3 Things Your Firm Needs to Know About ESG Investing
With such a significant shift towards sustainability and ethical business practices in recent years, in addition to an uncertain future of market volatility due to the recent pandemic and global recession, it’s no surprise that environmental, social, and governance (ESG) investing comes up regularly in client conversations. In addition to investment performance, many of today’s investors also care about the impact their investment decisions have on society and the environment.
It’s crucial that wealth managers stay up-to-date with the needs of their clients— and the demand for sustainable and ethical investments is a growing need. Firms must evolve and understand this new set of expectations if they want to attract and retain a strong and profitable client base. After all, if you don’t understand exactly what your clients care about, how can you successfully serve them?
With that in mind, here are three things your firm needs to know about ESG investing.
- Your Clients Want to Invest Responsibly
Whatever the reason, maybe a new generation with a focus on sustainability or recent suggestions from industry experts that sustainable investing carries less risk through volatile market conditions, investors want to know what’s happening beneath the numbers. They’re interested in whether the companies that underlie their investments hold stocks directly, through an index, or via actively managed funds. In addition, they want to know if the company is holding themselves to ethical, moral, and best-industry standards. From an investor’s point of view, it’s very bothersome when the CEO of a core holding is called to testify before Congress on questionable business practices.
ESG investing isn’t only about avoiding sin stocks. It’s about investing in companies that actively pursue excellence in terms of ESG attributes, while continuing to deliver strong investment results. Advisors must now be more sensitive and forthcoming when it comes to client questions and concerns about business practices that may involve moral, legal, and regulatory issues.
Whether it’s their own strongly-held beliefs or the younger generation’s influence, it’s critical to understand that these investors are interested in building a portfolio that reflects a certain set of values.
- ESG Investing is Here to Stay
The interest in ESG criteria is more than just a passing investment fad. The impact big corporations make on the environment (as well as the way they treat their workforce and support their local communities), is often pushed into the spotlight, and these factors go to the heart of whether a business is sustainable in the long run.
In a recent survey of over 600 institutional investors that collectively manage more than $9 trillion in assets, Edelman Research found that virtually all investors expect that boards will oversee at least one ESG topic, and more than half expect ESG initiatives to have a favorable impact on corporate growth.
Since sustainability is, by definition, a long-term issue, younger investors are increasingly engaged in where their money goes and how they can incorporate their values into their investments. A recent FactSet study of high net worth investors notes that 90% of millennials want to direct their allocations to socially responsible investments. For many investors, ESG criteria are no longer an added bonus, but a must-have.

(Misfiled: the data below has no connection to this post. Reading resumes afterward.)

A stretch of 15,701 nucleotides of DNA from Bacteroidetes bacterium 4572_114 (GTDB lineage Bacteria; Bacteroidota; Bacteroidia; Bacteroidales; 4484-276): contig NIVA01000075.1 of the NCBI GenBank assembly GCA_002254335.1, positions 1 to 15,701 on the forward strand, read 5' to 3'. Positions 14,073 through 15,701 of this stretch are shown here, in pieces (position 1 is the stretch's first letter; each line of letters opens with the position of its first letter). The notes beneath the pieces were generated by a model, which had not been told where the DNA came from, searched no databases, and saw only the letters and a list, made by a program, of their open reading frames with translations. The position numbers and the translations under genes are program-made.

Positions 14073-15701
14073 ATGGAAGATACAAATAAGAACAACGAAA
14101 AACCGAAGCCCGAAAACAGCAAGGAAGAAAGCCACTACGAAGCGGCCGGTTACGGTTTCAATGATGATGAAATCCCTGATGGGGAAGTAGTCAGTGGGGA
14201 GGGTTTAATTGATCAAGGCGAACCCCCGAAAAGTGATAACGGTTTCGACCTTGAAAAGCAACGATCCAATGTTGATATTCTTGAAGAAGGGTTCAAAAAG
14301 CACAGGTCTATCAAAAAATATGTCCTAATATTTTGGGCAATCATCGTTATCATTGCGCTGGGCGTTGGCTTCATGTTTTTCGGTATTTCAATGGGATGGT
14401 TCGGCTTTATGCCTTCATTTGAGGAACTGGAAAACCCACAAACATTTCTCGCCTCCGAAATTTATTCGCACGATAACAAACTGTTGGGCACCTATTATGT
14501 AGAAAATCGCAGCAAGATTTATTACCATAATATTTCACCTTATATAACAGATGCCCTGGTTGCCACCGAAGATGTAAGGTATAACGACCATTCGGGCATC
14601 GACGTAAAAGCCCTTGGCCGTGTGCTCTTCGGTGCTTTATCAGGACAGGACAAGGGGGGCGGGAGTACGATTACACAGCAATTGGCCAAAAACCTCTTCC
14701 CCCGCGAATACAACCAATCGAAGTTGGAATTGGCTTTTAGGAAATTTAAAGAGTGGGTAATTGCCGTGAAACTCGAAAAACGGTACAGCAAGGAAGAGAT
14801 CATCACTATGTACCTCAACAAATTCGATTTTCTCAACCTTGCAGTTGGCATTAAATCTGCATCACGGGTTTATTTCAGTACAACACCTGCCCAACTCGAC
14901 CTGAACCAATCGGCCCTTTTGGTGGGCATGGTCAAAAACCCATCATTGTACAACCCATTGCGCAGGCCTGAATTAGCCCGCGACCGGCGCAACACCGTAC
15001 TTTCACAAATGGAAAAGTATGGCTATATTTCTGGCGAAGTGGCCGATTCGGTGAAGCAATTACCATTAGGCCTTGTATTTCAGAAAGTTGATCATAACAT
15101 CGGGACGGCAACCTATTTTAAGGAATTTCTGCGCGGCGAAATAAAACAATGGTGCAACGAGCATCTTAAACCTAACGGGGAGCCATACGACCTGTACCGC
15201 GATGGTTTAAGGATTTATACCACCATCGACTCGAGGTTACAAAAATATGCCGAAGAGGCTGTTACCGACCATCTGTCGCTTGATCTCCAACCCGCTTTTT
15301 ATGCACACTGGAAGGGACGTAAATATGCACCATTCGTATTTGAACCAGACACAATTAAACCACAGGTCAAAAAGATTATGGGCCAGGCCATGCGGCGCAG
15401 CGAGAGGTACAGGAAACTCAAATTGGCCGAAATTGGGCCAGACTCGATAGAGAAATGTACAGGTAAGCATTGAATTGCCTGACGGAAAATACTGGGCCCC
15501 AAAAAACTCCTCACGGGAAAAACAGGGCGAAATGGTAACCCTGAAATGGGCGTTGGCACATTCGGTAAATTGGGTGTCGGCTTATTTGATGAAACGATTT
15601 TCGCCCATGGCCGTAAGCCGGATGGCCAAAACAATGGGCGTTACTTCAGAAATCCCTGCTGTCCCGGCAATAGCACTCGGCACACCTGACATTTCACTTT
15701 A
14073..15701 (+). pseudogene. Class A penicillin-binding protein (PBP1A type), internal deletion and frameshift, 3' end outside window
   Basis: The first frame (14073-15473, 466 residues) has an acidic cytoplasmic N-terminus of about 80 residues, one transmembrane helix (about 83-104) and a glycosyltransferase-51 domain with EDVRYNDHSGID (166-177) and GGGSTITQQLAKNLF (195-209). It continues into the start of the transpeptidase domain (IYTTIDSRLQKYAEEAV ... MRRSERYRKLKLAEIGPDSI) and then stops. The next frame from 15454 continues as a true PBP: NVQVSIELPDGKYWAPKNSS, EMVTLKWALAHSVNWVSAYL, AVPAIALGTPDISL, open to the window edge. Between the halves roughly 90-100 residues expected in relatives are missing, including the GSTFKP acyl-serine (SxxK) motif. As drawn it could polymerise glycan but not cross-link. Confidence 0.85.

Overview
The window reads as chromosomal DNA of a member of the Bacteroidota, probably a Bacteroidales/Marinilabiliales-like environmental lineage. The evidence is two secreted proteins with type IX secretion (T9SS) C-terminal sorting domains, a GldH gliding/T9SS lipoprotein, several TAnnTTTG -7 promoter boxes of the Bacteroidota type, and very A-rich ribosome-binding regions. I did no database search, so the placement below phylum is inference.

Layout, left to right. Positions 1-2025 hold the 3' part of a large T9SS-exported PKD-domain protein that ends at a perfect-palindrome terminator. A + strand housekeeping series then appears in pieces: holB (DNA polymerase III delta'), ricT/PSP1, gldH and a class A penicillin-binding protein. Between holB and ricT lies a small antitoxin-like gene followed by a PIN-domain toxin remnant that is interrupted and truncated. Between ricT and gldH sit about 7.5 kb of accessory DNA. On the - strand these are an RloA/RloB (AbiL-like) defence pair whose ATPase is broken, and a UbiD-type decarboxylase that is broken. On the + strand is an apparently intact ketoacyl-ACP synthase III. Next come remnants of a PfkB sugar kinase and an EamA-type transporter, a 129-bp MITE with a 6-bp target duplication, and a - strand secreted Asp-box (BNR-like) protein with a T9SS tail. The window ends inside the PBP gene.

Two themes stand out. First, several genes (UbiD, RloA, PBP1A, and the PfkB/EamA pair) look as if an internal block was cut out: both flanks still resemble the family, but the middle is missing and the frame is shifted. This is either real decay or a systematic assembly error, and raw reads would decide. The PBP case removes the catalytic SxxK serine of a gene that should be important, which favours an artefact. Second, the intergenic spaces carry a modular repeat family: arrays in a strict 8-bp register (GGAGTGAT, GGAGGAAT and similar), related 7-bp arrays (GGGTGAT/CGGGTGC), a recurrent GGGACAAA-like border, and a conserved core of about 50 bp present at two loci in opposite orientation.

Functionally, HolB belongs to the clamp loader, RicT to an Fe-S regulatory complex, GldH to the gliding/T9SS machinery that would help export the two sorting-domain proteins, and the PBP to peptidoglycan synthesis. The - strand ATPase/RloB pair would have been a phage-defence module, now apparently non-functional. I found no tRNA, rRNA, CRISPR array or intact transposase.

- The “Angel” in the Details: Measuring ESG Isn’t Always Easy
Although ESG investments are in high demand, measurement isn’t simple or easy, so it’s important to really dig deep to better serve your clients and help them make the best decision. MSCI, Sustainalytics, and Bloomberg all offer ESG metrics, but there’s no definitive criteria. ESG ratings have many layers, which can make it challenging to measure an investment’s sustainability. There are so many factors that can be included in a rating and they’re not all completely objective, meaning companies that are outstanding in many areas can get their overall score dragged down by poor ratings in other areas. It’s crucial to get behind the aggregates and understand why investments have particular ratings, at least until there is a single industry standard.
It’s the responsibility of wealth managers to look past the headlines in an effort to understand and explain what portfolio companies are doing. Successful wealth managers must match their clients’ expectations with investments that meet their values and aspirational goals, not just their financial needs. While some may think that ESG investing doesn’t come with the high returns they’re used to, the facts suggest otherwise. This research from Morgan Stanley suggests that, actually, “incorporating environmental, social, and governance (ESG) criteria into investment portfolios may help limit market risk.”
In this new world, it’s not just about what you make (returns), what you keep (taxes), or what everyone else is doing (index returns). It’s how you make it. And how you look yourself in the mirror the next day. Download our white paper, A Practical Approach to ESG Management, to find out more about how you can support your clients in their ESG investment strategies.